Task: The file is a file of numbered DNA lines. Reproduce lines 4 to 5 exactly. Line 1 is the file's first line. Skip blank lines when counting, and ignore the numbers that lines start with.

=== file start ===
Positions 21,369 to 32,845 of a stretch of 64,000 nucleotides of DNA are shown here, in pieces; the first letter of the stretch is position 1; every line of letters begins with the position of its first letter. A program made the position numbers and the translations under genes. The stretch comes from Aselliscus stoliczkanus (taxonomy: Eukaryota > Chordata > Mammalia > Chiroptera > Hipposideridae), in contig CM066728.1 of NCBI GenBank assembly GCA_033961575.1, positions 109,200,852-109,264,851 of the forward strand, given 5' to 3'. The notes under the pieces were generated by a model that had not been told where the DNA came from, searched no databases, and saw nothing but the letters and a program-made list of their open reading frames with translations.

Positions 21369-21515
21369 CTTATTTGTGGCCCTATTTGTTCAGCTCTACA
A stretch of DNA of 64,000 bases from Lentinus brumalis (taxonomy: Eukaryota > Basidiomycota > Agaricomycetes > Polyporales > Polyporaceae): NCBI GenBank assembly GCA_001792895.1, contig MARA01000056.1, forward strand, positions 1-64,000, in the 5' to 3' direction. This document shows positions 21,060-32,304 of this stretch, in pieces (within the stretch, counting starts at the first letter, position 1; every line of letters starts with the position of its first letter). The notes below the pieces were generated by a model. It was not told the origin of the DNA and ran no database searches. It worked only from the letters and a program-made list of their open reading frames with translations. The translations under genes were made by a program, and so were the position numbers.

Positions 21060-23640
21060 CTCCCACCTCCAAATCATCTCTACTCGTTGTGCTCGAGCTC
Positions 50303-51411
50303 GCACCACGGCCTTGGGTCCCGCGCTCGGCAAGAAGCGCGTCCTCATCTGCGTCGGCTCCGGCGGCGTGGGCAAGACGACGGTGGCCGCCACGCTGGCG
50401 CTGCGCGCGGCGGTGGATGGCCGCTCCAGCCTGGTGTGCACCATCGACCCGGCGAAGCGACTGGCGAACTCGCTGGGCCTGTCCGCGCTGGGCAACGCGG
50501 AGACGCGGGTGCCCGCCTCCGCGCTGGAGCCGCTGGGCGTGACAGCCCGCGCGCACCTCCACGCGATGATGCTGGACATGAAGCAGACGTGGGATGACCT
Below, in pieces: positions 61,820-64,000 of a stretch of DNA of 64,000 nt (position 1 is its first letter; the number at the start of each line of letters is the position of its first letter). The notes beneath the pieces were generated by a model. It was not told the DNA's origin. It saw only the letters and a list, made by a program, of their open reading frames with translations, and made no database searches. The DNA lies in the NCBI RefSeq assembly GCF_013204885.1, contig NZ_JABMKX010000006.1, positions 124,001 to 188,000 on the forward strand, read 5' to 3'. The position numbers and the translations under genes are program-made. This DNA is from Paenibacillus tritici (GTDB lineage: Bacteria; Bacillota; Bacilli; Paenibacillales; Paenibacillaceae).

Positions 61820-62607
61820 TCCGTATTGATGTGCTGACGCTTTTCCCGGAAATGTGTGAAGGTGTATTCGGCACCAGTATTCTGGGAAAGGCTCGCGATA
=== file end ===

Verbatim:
A stretch of DNA of 64,000 bases from Lentinus brumalis (taxonomy: Eukaryota > Basidiomycota > Agaricomycetes > Polyporales > Polyporaceae): NCBI GenBank assembly GCA_001792895.1, contig MARA01000056.1, forward strand, positions 1-64,000, in the 5' to 3' direction. This document shows positions 21,060-32,304 of this stretch, in pieces (within the stretch, counting starts at the first letter, position 1; every line of letters starts with the position of its first letter). The notes below the pieces were generated by a model. It was not told the origin of the DNA and ran no database searches. It worked only from the letters and a program-made list of their open reading frames with translations. The translations under genes were made by a program, and so were the position numbers.

Positions 21060-23640